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  • Call of Duty Black Ops

    For the second year in a row, retail sales were down in the video game industry — the first time it has recorded negative growth in back to back years.

  • Microsoft’s Xbox Kinect, a gesture-recognition controller – a camera that is able to detect subtle movements and sounds from players.

    The 2010 retail numbers are expected to show their second consecutive decline—a first for video games.

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    With a slew of new product offerings, 3D will continue its assault at retail this year. LG, Samsung and Panasonic all plan to include the technology in a wider array of products— most importantly in TV sets and Blu-ray players that aren’t being aimed at the high-end, early adopter audience.

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    CES kicks off today and buzz is already building about the hot new devices and services that will grab the attention of consumers and investors. Some clear themes have already emerged and it's all about new mobile devices, seamless integration of streaming and traditional content, more powerful chips, and persistent 3D.

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    This could also be the year fitness goes high tech, as 2011 Consumer Electronics Show is including a Sports and Technology summit. This follows a growing trend in exercise related video games, including the  Microsoft Xbox 360 Kinect and PlayStation Move.

  • Stocks ended just below record two-year highs with solid double-digit gains for the year after a quiet New Year's eve session that ended with the major indexes narrowly mixed. Alcoa and American Express rose, while Hewlett-Packard fell.

  • Stocks turned negative in the final minutes of trading, but were on pace to end the year just below record two-year highs with solid double-digit gains for the year amid thin New Year's Eve trading. Alcoa rose, while Hewlett-Packard fell.

  • Microsoft’s Kinect was a solid hit this holiday season, but the game console’s success alone may not be enough to boost the video game industry for next year, said Evan Wilson, entertainment analyst at Pacific Crest Securities.

  • Microsoft Kinect

    With backings by Oprah Winfrey, Ellen DeGeneres and just about every gift guide the media has written, Kinect for the Xbox 360 has become the “must have” gift of the 2010 holiday season.

  • Microsoft Kinect

    I don’t want to be a party pooper, but there aren’t a lot of reasons to think Microsoft stock should react to Kinect at this point. Look at the numbers: Microsoft does about $66 billion in annual revenue, $21 billion in net income.

  • Call of Duty Black Ops

    Retail software sales posted impressive growth over 2009 numbers, marking the first time the industry has posted back-to-back gains this year.

  • Call of Duty Black Ops

    Last November, Activision’s annual “Call of Duty” release ruled the sales charts in a dominant fashion. This year, the story is set to repeat itself.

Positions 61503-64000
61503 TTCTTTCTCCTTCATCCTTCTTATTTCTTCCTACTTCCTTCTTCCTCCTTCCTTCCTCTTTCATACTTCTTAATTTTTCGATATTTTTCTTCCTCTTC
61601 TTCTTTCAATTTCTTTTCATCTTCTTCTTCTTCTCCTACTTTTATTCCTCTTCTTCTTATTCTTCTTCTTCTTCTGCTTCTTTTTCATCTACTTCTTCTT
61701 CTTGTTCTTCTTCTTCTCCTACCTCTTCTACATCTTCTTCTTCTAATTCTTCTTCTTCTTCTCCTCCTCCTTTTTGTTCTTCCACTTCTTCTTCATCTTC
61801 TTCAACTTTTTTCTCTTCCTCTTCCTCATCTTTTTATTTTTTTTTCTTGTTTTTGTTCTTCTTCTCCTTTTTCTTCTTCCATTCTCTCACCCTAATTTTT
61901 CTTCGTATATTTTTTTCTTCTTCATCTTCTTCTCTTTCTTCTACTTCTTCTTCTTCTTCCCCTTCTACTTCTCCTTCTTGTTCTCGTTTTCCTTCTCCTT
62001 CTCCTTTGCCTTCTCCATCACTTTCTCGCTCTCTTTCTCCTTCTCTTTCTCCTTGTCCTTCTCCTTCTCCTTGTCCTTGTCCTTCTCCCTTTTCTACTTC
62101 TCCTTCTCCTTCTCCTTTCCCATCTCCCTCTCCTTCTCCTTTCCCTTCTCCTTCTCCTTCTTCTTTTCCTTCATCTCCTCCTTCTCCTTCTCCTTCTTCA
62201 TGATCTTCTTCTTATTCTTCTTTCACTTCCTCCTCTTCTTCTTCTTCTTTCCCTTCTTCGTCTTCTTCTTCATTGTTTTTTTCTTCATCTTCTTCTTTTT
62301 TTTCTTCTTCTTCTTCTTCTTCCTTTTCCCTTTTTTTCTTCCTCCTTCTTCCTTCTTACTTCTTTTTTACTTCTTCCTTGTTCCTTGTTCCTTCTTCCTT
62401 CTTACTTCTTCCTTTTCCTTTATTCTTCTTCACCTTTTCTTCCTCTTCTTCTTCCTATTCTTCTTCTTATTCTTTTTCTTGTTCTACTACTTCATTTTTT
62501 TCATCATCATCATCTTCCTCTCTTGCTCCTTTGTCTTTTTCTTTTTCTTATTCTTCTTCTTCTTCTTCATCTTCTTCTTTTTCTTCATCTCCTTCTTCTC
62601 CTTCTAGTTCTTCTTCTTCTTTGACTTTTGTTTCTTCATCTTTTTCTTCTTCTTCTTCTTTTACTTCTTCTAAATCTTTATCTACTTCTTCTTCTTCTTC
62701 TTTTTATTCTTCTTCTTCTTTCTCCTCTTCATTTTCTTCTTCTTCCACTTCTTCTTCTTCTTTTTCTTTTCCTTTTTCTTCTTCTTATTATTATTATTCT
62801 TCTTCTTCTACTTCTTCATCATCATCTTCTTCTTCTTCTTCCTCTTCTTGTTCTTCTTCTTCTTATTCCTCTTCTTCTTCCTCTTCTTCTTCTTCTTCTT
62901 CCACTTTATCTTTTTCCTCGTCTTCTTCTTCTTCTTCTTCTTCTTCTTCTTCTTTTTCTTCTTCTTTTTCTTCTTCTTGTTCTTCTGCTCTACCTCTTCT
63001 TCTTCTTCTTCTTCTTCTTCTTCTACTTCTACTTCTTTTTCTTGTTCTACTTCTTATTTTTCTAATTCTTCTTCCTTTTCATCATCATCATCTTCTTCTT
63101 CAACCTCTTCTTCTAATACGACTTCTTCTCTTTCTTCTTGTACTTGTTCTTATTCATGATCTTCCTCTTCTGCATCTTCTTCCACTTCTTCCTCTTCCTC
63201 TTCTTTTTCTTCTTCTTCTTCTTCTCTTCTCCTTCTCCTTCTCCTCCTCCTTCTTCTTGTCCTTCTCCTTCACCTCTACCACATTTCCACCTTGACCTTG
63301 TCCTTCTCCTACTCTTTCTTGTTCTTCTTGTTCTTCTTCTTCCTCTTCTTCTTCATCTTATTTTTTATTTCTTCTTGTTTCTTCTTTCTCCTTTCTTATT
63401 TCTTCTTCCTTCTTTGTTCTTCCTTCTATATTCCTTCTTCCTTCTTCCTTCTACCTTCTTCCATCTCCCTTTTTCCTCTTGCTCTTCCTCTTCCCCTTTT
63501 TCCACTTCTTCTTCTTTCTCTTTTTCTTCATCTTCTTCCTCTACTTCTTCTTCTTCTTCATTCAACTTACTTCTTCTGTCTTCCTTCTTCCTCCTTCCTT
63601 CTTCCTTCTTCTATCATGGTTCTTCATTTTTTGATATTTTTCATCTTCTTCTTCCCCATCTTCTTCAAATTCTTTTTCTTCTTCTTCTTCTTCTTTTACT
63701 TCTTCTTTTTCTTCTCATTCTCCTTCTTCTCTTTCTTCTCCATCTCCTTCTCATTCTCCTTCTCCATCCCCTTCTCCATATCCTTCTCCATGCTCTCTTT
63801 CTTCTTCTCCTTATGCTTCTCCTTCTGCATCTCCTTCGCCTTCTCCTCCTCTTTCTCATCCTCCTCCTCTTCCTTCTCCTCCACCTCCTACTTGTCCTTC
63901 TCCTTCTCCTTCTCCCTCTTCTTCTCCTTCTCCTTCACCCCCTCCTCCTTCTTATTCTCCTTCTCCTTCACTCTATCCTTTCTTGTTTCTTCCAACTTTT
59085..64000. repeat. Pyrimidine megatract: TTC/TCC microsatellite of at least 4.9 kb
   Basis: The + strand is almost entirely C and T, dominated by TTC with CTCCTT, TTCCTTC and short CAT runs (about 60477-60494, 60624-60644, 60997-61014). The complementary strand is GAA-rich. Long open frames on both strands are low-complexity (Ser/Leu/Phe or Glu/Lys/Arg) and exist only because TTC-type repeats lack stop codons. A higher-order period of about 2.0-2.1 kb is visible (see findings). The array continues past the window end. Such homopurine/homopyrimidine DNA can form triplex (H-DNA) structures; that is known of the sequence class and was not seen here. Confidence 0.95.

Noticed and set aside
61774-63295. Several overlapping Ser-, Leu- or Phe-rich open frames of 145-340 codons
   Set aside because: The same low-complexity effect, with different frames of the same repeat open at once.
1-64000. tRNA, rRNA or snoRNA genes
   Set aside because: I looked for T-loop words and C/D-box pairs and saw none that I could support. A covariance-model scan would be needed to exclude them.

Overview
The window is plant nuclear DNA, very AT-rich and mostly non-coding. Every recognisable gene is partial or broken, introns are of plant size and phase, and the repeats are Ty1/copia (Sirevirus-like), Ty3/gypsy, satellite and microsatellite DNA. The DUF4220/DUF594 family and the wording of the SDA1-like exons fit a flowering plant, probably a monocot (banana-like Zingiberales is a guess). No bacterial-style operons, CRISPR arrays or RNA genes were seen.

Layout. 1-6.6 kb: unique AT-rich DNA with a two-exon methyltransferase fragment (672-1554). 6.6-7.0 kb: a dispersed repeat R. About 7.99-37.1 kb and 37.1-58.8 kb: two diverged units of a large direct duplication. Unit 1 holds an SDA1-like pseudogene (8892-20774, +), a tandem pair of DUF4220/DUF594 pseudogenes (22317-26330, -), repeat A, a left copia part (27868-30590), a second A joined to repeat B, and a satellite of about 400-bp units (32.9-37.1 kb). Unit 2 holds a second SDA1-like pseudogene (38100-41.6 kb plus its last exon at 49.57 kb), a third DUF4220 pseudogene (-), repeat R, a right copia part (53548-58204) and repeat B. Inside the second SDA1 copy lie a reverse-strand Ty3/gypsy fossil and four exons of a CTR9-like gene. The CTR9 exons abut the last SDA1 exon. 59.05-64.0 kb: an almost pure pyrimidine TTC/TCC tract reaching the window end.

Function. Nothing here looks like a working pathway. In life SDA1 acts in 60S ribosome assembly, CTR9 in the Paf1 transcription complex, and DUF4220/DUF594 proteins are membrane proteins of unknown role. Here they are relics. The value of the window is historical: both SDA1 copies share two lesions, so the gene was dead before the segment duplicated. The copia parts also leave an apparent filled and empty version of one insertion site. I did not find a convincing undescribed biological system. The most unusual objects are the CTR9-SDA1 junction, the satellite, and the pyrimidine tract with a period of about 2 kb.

• Stocks struggled to end in positive territory but ended down as sovereign debt concerns in the euro zone kept a check on gains throughout the session. News that the Obama administration will work with Republicans on the tax dispute gave a brief lift to stocks. BofA and Procter & Gamble fell.

  • Stocks lost ground in the final minutes of trading after moving higher in the wake of news that the Obama administration will work with Republicans on the tax dispute. Rising worries over sovereign debt concerns in the euro zone kept a check on gains throughout the session. BofA and Procter & Gamble fell.

  • Microsoft Kinect

    Analysts acknowledge that the numbers are welcome news, but warn that investors looking for a return to the industry’s glory days could be in for a disappointment.

  • TJ Maxx selling the Apple iPad for $399.

    Discount retailer TJ Maxx certainly created a lot of buzz this past weekend by offering Apple's iPads for $399—yes, that's right $100 off the tablet computer's usually price. The stunt points out a lot of trends about this year's holiday shopping season.

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    Buoyed by strong performances by “NBA 2K11” and “Fallout: New Vegas,” the software side of the video game industry managed to push out of its slump in October, but the good fortune did not extend to the rest of the industry.

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    After being severely disappointed in September, the video game industry is warily eyeing October’s retail sales numbers.

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    It’s not uncommon to hear consumers grumble that the price of video games is too high, but that’s not something you expect to hear from the CEO of a game publishing company.

  • As Nintendo experiences falling sales of its Wii products and competition from other producers, including Microsoft, Nintendo of America’s president and COO told CNBC Thursday that the company’s installed base works in its favor.